The Electoral College system is established in the Constitution. When voters cast a ballot for president, they are actually choosing members of the Electoral College, called electors, who are pledged to that presidential candidate. The electors then choose the president.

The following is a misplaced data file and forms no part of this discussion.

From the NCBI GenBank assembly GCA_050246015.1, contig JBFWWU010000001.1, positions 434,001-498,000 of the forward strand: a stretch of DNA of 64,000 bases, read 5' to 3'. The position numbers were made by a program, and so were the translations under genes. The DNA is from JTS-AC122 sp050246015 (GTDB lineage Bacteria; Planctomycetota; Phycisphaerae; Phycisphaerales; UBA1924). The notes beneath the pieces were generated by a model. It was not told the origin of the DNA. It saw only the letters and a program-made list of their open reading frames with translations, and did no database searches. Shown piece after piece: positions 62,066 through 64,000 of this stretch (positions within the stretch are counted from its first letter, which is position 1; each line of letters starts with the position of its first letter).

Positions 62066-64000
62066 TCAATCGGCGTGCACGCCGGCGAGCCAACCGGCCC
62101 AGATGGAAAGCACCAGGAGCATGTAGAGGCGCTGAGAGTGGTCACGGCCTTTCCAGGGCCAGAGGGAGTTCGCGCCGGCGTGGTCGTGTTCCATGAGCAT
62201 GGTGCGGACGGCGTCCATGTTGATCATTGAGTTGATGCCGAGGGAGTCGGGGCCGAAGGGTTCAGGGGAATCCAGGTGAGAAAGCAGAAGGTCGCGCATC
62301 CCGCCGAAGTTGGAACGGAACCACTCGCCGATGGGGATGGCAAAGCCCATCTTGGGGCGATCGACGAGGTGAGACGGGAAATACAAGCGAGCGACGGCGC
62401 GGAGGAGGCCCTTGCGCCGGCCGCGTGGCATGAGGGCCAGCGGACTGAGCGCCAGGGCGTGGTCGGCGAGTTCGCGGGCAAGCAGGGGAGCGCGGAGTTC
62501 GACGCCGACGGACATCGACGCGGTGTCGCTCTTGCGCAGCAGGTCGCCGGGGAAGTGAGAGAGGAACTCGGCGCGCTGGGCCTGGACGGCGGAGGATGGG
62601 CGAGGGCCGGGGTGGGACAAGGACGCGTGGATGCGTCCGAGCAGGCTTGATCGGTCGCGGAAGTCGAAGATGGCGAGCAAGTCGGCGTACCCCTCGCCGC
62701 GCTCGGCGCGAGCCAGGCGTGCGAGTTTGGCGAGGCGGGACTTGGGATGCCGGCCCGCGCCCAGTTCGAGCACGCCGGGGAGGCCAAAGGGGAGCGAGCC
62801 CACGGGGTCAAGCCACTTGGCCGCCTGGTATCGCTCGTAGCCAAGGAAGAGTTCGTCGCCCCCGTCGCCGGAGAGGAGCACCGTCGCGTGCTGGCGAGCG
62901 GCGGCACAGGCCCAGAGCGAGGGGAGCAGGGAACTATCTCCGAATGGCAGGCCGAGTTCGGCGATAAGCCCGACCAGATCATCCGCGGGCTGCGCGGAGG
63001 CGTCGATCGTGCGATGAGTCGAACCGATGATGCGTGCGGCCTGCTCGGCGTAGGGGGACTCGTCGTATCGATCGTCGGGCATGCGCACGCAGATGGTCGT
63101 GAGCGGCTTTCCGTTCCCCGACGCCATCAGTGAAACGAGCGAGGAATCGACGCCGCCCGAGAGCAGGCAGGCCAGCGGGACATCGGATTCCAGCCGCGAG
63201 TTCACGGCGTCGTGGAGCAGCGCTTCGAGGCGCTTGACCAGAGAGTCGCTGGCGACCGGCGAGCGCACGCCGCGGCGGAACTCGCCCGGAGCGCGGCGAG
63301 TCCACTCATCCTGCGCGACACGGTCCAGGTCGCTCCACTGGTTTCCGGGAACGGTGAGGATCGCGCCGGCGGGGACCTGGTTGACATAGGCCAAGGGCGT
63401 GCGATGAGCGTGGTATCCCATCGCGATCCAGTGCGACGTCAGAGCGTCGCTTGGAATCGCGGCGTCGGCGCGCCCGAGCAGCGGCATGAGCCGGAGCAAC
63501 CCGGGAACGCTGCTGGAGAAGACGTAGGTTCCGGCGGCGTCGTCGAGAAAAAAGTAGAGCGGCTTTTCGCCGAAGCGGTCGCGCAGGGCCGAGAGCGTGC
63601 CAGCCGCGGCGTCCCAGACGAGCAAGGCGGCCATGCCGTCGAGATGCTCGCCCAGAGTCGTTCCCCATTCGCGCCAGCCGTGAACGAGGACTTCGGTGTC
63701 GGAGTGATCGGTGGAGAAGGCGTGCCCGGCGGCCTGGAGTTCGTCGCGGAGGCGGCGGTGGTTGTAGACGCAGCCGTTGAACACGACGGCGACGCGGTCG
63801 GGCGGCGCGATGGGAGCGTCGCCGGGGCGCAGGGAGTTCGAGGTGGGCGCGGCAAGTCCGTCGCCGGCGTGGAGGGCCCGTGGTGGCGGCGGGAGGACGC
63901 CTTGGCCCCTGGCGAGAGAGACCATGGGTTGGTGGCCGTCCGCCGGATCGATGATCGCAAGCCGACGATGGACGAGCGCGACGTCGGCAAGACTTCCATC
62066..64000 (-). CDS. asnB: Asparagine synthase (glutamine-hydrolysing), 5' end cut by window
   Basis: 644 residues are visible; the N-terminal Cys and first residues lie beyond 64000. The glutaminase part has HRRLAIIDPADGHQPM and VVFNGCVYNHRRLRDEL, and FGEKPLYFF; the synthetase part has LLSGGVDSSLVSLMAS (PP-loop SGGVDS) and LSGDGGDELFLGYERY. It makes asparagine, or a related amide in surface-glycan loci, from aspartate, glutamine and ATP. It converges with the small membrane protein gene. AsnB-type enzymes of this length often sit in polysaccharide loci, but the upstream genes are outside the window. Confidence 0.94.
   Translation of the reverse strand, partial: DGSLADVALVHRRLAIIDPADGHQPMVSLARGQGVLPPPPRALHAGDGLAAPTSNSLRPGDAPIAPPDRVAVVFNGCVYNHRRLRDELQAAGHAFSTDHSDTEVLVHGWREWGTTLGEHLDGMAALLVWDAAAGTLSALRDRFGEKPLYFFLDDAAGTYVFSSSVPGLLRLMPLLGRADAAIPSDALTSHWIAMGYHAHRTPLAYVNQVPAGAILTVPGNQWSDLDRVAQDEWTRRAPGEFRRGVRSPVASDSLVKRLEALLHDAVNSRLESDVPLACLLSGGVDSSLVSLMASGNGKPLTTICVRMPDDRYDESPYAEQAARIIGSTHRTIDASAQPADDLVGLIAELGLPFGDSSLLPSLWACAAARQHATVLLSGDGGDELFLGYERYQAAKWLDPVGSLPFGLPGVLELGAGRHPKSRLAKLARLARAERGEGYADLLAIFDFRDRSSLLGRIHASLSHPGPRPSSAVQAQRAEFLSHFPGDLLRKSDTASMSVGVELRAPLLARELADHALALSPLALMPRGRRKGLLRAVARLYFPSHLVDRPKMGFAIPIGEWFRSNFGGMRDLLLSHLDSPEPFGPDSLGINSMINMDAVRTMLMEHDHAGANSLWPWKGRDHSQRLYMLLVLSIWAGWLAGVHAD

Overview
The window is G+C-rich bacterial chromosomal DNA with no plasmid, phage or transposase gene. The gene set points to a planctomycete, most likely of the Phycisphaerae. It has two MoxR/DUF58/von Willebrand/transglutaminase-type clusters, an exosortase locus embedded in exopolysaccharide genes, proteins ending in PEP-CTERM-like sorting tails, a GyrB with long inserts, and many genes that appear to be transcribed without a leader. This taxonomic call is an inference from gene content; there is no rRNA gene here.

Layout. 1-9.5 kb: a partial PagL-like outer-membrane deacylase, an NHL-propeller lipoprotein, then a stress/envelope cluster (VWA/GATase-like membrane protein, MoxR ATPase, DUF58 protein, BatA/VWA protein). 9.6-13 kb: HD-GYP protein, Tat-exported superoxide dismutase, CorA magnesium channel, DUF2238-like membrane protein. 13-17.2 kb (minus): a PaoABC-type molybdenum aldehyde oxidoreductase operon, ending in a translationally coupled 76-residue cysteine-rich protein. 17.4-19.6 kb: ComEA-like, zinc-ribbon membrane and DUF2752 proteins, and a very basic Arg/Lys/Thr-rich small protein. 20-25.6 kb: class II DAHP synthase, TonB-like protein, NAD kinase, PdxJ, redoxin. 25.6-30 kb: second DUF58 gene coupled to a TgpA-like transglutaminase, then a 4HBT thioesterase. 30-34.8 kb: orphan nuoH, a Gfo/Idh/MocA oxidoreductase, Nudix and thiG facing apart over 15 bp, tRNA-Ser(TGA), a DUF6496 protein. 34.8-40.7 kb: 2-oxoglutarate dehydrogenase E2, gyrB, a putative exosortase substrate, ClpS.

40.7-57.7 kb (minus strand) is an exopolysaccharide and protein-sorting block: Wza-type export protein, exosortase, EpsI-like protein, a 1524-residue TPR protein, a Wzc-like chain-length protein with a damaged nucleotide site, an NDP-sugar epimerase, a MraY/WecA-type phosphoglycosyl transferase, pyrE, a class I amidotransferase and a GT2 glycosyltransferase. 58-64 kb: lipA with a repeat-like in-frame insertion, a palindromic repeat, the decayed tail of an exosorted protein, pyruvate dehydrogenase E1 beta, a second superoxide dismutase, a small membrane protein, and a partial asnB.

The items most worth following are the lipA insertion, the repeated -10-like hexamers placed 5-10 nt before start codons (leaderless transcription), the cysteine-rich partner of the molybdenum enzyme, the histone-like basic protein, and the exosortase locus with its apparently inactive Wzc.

Electors almost always vote for the popular vote winner, and some states have laws requiring them to do so.
But the split decision by a three-judge panel on the Denver appeals court said the Constitution allows electors to cast their votes at their own discretion. “The state does not possess countervailing authority to remove an elector and to cancel his vote in response to the exercise of that Constitutional right,” the ruling said.